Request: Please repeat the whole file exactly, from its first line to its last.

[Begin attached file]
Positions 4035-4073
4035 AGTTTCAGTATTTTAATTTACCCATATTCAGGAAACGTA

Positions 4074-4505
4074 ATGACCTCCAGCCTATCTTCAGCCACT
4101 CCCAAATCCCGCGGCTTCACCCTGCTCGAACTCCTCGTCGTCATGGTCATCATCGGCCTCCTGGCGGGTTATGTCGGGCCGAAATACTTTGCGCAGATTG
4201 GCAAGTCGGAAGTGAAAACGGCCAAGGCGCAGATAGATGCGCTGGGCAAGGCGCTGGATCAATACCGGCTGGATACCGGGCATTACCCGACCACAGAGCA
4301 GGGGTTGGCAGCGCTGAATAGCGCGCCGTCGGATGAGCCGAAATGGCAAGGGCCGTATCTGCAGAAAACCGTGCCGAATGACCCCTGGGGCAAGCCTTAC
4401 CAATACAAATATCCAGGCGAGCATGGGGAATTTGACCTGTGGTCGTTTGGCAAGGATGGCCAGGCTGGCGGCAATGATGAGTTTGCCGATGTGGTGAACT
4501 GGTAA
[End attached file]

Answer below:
Positions 4035-4073
4035 AGTTTCAGTATTTTAATTTACCCATATTCAGGAAACGTA

Positions 4074-4505
4074 ATGACCTCCAGCCTATCTTCAGCCACT
4101 CCCAAATCCCGCGGCTTCACCCTGCTCGAACTCCTCGTCGTCATGGTCATCATCGGCCTCCTGGCGGGTTATGTCGGGCCGAAATACTTTGCGCAGATTG
4201 GCAAGTCGGAAGTGAAAACGGCCAAGGCGCAGATAGATGCGCTGGGCAAGGCGCTGGATCAATACCGGCTGGATACCGGGCATTACCCGACCACAGAGCA
4301 GGGGTTGGCAGCGCTGAATAGCGCGCCGTCGGATGAGCCGAAATGGCAAGGGCCGTATCTGCAGAAAACCGTGCCGAATGACCCCTGGGGCAAGCCTTAC
4401 CAATACAAATATCCAGGCGAGCATGGGGAATTTGACCTGTGGTCGTTTGGCAAGGATGGCCAGGCTGGCGGCAATGATGAGTTTGCCGATGTGGTGAACT
4501 GGTAA